Angela Bryant used to drive eight hours from Lufkin, Texas, to Stillwater, Okla., to watch her son Dez Bryant’s games when he was a standout wide receiver at Oklahoma State University. She once took an 18-hour bus ride to see Dez play his first college game in Georgia.
Now that Dez is a top NFL prospect, what does his loving mother get in return? Well, for one, she gets the privelege of being gay-bashed by Dez with the help of The Dallas Morning News. In this column published last week, DMN columnist Jean-Jacques Taylor repeatedly states that Dez Bryant had to overcome his mother’s decision to “change” her sexual orientation.
According to Cyd Ziegler Jr. at Outsports.com, the original version of Taylor’s column used the term “sexual preference,” until Ziegler contacted The DMN and got them to replace it with “sexual orientation.” Of course, the column still uses the word “change,” so what’s the difference? Ziegler said he found it “shocking” that the sports staff at a major daily newspaper wouldn’t know better than to use “sexual preference,” but for those of us who read The DMN regularly, this isn’t at all surprising. Anyhow, back to Dez Bryant, who had this to say about his mom being a lesbian:
“I didn’t like it. Really, I still don’t,” he said. “I dealt with it and now I’m comfortable with it.”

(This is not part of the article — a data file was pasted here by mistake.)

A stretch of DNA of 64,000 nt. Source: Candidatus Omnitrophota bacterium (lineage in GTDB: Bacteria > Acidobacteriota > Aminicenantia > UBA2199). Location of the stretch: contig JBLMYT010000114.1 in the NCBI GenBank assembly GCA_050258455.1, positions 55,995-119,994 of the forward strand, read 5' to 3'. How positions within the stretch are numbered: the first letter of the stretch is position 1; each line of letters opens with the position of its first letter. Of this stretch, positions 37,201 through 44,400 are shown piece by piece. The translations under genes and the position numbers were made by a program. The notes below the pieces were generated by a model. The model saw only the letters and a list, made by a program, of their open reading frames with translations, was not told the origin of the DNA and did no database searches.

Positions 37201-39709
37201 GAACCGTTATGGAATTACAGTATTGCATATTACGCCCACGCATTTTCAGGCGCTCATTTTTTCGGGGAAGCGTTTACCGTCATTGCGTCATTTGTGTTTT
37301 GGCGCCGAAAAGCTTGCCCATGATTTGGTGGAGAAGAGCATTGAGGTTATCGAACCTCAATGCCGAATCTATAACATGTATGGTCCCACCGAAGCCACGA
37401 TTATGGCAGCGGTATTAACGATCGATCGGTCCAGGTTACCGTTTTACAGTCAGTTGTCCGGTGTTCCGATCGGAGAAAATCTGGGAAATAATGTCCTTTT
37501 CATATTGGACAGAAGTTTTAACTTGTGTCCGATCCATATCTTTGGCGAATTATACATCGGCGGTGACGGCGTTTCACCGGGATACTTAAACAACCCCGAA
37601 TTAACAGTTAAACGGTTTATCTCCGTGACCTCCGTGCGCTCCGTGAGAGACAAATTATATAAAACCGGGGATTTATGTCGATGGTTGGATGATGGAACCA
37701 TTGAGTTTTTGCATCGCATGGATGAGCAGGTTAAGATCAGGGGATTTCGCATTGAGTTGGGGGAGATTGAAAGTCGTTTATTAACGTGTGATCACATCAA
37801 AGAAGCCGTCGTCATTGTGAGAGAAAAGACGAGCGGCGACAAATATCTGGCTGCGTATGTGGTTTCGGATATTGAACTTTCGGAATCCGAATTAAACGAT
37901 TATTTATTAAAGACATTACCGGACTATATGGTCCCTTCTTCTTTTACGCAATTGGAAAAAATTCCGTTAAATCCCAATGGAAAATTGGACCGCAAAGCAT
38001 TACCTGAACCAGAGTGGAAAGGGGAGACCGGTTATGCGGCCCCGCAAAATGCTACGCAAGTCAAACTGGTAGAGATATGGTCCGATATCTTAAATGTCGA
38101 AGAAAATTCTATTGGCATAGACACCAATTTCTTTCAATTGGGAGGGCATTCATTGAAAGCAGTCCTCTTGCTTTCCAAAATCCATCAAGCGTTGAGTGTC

First of all, who gives a shit what a football prospect thinks about something like this? It’s totally irrelevant, and sadly it appears as though The DMN and Dez are trying to use Angela’s sexual orientation as an excuse for his problems (Dez Bryant was once suspended in college for lying to NCAA officials).
Who knows, maybe Bryant was worried that Angela’s sexual orientation would hurt his draft prospects, and he felt the need to solidify his anti-gay credentials. Maybe it paid off when the Cowboys selected Bryant with the 25th overall pick in the draft two days later.
It’s a shame, though, because it’s actually a great story. Angela gave birth to Dez when she was only 15, and she later served time in jail for selling crack cocaine. But Dez, who has no relationship with his father, has managed to overcome his tumultuous childhood to succeed on the field, and in the process he’s managed to mend his relationship with his mom. It’s a great story that The New York Times actually did two years ago, and it’s a shame that Dez and The DMN had to go and ruin it.